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I'm putting together an HTPC with a dual tuner card. If I wanted to play a video from the hard drive while the card records live TV, will 1 hard drive be able to handle the simultaneous reads and writes, or should I have two hard drives so that one will handle the recording while the other does the playback?
 

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One drive is more than adequate for recording multiple streams while playing back to several clients. Best performance will be obtained if you put your OS and apps on a separate, small hard drive and have a large drive for your data (recordings, etc).


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Quote:
Originally Posted by Bigbird999 /forum/post/16966569


One drive is more than adequate for recording multiple streams while playing back to several clients. Best performance will be obtained if you put your OS and apps on a separate, small hard drive and have a large drive for your data (recordings, etc).BB
Quote:
Originally Posted by LonZa /forum/post/16966650


Cool thanks. I'll start with 1 hard drive and see how things work out.

I agree with Bigbird. I would put the OS on its own small drive. Find a good deal on an 80GB-500GB. And I'm kicking myself for not going IDE for DVD and OS drives to have more of the SATA connectors for TB drives for recordings.

Good luck.
 

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I have actually done 4 concurrent ATSC recordings to one hard drive without issue.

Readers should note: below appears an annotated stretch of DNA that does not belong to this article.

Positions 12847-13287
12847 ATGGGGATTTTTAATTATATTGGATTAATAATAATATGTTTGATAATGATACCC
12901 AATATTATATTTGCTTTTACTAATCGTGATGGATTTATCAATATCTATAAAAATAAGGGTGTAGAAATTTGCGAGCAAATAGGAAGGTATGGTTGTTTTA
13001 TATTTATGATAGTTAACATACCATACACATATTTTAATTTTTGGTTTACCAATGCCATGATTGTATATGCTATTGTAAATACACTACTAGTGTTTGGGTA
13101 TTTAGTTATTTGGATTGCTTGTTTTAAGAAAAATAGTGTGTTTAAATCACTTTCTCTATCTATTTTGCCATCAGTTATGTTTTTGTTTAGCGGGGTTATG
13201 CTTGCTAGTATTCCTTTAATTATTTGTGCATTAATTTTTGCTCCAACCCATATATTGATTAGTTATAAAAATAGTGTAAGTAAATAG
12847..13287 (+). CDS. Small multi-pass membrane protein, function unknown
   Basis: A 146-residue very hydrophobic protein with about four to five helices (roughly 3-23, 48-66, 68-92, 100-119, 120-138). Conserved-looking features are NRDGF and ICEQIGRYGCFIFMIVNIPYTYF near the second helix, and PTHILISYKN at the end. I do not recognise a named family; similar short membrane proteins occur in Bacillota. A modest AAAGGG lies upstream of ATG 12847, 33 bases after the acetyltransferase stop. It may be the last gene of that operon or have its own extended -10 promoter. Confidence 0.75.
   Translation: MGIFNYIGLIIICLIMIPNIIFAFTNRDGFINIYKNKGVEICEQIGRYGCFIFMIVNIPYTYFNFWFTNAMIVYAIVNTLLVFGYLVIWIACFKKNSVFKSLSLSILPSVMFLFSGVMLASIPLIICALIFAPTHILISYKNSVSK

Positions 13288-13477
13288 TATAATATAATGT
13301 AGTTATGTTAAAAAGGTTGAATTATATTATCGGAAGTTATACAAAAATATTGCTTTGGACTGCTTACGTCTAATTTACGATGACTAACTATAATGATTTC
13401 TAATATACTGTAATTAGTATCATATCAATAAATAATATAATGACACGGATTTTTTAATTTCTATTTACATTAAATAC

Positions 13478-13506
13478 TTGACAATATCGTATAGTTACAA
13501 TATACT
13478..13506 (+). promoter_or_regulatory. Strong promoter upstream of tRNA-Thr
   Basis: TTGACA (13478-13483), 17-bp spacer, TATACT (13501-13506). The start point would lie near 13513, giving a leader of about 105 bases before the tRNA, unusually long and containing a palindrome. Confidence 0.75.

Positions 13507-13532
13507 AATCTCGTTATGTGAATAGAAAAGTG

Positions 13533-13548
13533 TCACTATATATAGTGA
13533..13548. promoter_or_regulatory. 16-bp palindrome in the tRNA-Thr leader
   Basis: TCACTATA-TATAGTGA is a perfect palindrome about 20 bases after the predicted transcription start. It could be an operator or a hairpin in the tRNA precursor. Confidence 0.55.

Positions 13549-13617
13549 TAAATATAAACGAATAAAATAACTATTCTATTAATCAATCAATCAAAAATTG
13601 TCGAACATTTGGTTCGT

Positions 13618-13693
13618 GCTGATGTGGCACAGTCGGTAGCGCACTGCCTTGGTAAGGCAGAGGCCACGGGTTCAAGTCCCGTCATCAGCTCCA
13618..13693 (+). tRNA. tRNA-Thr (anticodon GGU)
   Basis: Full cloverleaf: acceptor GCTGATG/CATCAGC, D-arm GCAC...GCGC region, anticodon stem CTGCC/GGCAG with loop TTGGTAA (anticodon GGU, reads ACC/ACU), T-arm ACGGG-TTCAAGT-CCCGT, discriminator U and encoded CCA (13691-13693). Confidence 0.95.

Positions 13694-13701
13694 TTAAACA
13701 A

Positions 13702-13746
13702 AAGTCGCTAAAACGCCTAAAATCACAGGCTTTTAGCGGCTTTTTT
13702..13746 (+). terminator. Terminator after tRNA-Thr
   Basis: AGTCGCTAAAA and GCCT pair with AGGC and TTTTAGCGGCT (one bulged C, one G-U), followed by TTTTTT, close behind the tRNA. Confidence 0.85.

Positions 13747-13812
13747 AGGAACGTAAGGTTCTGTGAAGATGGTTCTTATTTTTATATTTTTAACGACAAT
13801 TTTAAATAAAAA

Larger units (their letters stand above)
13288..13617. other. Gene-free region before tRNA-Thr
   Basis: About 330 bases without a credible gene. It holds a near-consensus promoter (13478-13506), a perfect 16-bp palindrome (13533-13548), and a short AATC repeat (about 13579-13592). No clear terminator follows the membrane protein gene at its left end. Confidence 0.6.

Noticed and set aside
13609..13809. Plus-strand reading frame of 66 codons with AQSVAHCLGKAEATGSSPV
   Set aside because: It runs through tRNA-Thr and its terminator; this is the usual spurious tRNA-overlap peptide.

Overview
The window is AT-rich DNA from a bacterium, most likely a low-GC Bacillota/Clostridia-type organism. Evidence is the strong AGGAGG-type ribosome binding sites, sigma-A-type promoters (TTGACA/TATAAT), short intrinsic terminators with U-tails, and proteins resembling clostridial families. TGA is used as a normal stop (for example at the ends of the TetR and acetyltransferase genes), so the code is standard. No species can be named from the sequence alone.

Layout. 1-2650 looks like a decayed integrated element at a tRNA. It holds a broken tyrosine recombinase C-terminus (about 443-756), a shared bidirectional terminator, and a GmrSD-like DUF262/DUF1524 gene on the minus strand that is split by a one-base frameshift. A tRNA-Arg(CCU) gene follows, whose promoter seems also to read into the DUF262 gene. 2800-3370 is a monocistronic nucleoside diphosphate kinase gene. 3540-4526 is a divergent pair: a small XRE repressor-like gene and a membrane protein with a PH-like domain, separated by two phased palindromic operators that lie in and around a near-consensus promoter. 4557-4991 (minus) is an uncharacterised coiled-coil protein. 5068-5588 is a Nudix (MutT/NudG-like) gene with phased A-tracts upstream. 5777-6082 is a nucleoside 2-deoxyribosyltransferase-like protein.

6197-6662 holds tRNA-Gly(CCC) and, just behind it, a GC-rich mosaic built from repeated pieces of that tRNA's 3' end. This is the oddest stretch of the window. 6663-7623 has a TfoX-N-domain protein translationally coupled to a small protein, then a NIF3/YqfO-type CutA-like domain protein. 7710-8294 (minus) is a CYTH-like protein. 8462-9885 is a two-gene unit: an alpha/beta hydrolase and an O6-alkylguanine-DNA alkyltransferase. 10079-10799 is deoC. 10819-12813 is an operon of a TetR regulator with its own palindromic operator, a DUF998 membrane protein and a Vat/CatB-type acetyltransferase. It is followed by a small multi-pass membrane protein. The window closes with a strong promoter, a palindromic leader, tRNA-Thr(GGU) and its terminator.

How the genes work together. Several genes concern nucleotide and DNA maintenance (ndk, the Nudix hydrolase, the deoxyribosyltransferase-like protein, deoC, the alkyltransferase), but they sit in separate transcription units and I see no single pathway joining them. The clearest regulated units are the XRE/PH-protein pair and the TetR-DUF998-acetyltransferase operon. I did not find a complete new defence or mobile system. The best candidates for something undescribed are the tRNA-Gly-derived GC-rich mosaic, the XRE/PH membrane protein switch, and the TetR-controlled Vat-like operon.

You WILL want the TV to record to a separate drive from your OS, though. Otherwise, if a virus scan or defrag occurs while recording, the recording will suffer.


As for an OS drive, SPEED is the primary concern...and by SPEED I mean access time (sustained transfer rate is really unimportant). The larger hard drives do well here as they have high data density...but you have to keep them relatively empty or the drive arm will have to go everywhere making access time suffer.


Or, you can get a drive with a very fast fast access time (both seek time and rotational latency make up access time). WD Raptors and SSDs (preferabley Intel or Indilinx based) will do extremely well here. I currently use a 150GB WD Raptor, but I try to keep only about ~35GB on it at any one time. I will be buying an Intel 80GB SSD as soon as the 2nd generation drives are available.


Also, the more drives you have means the more pieces of hardware can read/write data concurrently! I'm a little overkill with 5 (1 OS, 1 Programs, 3 TV/Storage) but I think at least 2 is a good idea. RAID is too much to mess with IMO...I do weekly imagings of my OS and APP drive to an external once a week. Also, RAID will do nothing if it is a user error or virus.